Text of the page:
Sears Offer To Mail Customer Missing Key To Floor Model Snowblower

Aaron visited Sears to pick up a new Craftsman snowblower he bought for 10% off on, but the store only had one floor model in stock. Aaron agreed to take the unit after staff assured him that it came with a warranty, manuals, and all the things normally bundled with new snowblowers. Of course, Sears couldn’t find either the manual or the keys. A salesman promised that “Ray from Lawn & Garden” would mail the key whenever he returned, an offer Aaron refused. The salesman then offered a key from another snowblower, promising “the keys are basically universal.” That key didn’t work because, as a different associate later discovered, the unit was missing its electric start socket.

Aaron writes:

Dear Consumerist,
I recently purchased a Craftsman snow thrower from during an online 12-hour 10% off sale. I selected the store pickup option as the website stated that my local Waterford, CT Sears had this model in stock. Well, later in the morning the local department clerk called to inform me that the only available unit of that model snow thrower was a floor model. The clerk told me that this was last years model that had been reduced and he could possibly get me a bigger discount if I agreed to continue with the purchase & take the floor model. Now the clerk tries to apply a larger discount on top of the ten percent I’ve already received but can’t, the computer is telling him that I’ve already reached my limit on discounts on this sale. Ok, I’ve received the 10% from the 12-hour sale then another $5 discount for signing up for emails. Fine, I decide to take the unit anyway as long as the unit is complete, manual, keys, etc…

Cut to later the next morning, Waterford, CT Sears. During my lunch break I leave the office to drive to the store to pick up the machine. I first stop by the Lawn & Garden dept to confirm that the snow thrower does in fact carry all the relevant warranties and is not an ‘as-is’ purchase. The clerk, different from the one I talked with the previous day, confirmed that the unit is not an ‘as-is’ sale and the unit carries all associated warranties. Fine, I head up to merchandise pickup. He further confirms that the unit was assembled two weeks ago and everything is upstairs waiting for pickup.

Upstairs, merchandise pickup:
Two associates very promptly bring out the machine, just the machine, and no user manual. I tell the associates that I will not accept the unit without all relevant accessories. They go back into their area and leave me for about ten minutes. This time one associate returns with user manual but he tells me that he can’t find the key to start the machine. I am left waiting for another ten minutes, at least. He comes back with a plan that Ray from Lawn & Garden will “mail me the key” when he gets back from his day off. I tell the associate that this is unacceptable. I will not accept the unit unless it is complete. Take it off the truck and do what you will with it, just refund my money. The associate tells me that it will get “complicated” if I refuse the unit and he heads back to further search for the key; further leaving me hanging for another ten minutes and making me late for an appointment. After another ten minutes he returns with the key from another model Craftsman snow thrower and tells me that the keys are basically universal. He leaves and I take the key & go to the truck to try it in my model. It doesn’t fit.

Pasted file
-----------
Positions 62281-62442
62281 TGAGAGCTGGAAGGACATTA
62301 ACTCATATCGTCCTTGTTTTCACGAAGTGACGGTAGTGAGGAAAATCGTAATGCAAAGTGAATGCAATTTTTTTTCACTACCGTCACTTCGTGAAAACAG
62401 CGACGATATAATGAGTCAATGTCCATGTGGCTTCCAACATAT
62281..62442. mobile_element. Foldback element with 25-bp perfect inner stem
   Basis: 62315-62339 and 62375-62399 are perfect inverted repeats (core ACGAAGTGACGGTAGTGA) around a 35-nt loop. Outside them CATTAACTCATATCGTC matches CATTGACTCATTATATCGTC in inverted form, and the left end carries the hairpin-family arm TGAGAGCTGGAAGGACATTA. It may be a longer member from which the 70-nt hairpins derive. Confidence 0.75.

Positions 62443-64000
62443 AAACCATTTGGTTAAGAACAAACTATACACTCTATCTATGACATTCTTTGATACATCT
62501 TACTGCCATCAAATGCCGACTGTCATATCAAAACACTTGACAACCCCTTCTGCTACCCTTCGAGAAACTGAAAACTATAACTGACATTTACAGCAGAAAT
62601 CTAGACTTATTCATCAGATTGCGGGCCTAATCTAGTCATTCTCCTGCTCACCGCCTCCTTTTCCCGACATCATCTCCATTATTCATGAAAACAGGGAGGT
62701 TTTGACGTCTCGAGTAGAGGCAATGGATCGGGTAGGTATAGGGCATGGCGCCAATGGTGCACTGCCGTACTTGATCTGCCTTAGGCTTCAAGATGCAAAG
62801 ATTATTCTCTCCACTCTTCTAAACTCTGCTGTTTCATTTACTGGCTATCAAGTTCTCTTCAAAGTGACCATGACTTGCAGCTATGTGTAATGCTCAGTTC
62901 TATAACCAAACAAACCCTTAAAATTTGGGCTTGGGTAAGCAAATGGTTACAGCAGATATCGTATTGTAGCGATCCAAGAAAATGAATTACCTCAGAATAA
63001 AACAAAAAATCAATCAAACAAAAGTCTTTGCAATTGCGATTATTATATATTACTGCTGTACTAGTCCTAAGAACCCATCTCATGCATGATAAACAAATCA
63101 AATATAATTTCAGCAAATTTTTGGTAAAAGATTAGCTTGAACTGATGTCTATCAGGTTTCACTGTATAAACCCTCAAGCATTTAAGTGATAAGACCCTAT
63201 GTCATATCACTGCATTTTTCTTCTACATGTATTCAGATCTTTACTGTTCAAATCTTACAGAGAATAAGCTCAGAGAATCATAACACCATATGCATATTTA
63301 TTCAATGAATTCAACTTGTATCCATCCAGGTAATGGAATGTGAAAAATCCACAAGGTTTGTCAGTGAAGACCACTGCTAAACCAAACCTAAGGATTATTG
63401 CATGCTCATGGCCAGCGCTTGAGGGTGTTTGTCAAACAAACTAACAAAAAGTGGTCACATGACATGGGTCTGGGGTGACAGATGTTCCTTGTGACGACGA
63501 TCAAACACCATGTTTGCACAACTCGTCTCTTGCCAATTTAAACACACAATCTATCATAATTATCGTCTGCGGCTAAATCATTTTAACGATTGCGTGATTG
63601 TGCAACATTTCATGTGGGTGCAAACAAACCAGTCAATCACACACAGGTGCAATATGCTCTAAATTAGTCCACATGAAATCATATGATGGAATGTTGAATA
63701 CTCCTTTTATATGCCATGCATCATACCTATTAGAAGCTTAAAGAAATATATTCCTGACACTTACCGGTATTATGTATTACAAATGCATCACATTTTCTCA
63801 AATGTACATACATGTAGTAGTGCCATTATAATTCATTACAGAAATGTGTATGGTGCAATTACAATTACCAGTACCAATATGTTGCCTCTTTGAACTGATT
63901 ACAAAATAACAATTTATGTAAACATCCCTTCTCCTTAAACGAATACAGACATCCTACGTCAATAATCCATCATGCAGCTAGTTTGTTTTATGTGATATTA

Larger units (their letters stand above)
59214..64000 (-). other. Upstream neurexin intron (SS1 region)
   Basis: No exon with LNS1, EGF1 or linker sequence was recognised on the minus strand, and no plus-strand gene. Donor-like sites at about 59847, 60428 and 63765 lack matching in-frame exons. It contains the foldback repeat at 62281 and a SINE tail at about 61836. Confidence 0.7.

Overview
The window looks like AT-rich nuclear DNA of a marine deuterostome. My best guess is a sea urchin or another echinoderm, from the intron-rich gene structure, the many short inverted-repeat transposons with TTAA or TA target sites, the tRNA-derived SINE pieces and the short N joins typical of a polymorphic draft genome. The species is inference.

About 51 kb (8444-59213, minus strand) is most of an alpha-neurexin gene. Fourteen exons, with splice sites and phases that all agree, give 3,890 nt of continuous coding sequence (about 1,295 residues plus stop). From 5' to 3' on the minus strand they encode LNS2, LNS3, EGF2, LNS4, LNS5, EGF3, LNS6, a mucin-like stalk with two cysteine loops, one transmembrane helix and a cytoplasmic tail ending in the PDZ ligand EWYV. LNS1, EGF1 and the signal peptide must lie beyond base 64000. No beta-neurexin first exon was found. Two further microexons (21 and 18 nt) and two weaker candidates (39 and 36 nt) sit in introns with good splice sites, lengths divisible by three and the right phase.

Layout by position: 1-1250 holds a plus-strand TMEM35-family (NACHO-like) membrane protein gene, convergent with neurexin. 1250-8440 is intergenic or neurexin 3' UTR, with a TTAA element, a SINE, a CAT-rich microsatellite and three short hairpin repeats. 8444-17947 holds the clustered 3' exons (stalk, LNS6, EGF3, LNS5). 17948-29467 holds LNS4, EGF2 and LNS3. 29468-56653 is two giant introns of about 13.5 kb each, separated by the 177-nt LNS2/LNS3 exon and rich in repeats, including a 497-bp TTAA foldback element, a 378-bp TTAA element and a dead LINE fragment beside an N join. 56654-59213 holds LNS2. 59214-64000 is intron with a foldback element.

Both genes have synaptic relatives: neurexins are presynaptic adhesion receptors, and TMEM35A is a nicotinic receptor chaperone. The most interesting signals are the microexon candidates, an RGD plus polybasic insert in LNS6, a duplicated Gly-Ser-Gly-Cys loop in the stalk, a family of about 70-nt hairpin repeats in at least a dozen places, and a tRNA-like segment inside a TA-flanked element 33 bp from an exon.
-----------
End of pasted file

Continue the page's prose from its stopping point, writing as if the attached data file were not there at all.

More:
As it turns out there were two other merchandise pick up associates walking by as I was on the truck trying out the key. They walk over ask if it’s working. I explain that it isn’t. They both look at the machine & notice that the unit is missing a critical piece of equipment that fits onto the electric start socket. The machine will not start with out this piece. I thank them & tell them to remove the snow thrower from my truck. The associate processes the order as a return & I leave extremely unsatisfied.

Now, there’s a sign hanging up at merchandise pickup that states if the associates don’t have your order out in five minutes then you’re entitled to a $5 coupon good on a future purchase. I take this into account when I email about my experience. The following day the operation manager from Waterford Sears contacts me and apologizes for my inconvenience. She offers me a new in box unit (apparently they found one sitting around) for $499, discounting it $90. I tell her this is untrue, as I paid $526. She puts me on hold & comes back with her final offer of $489. So it’s not $90 off, it’s $37 off.

$37 off, for my trouble. Thirty-seven dollars. I was lied to by the lawn & garden clerk, waited at merchandise pickup for upwards of forty minutes, drove forty five minutes round trip to borrow a pickup truck to haul the snow thrower, took over an hour off of work. Oh, and my eight month pregnant wife was with me the whole time waiting. I decline her offer & email national customer service to have a regional manager contact me. Nothing, not even a reply.

Thanks for nothing. So long Sears.

(Photo: Getty)


Edit Your Comment

  1. aerick79 says:

    Sorry man, This happens why to offen. The only thing that you should learn from this is not to buy a floor model.

    • geckospots says:

      @aerick79: Last year we bought a floor model TV from Future Shop, and not only did they bend over backwards giving us discounts on it (it was a Sony Vega and I think they were just trying to get rid of it for more space for flatscreens), they also threw in the warranty for free, and got the guys from the car stereo installation to help us move our seats around so we could fit it in to the back seat (we drove a tiny Golf at the time).

      Floor models aren’t always a poor bet – Aaron got crappy service because the staff at Sears didn’t care enough about losing the sale to do better. I wouldn’t have been surprised to hear the same story with a new snowblower.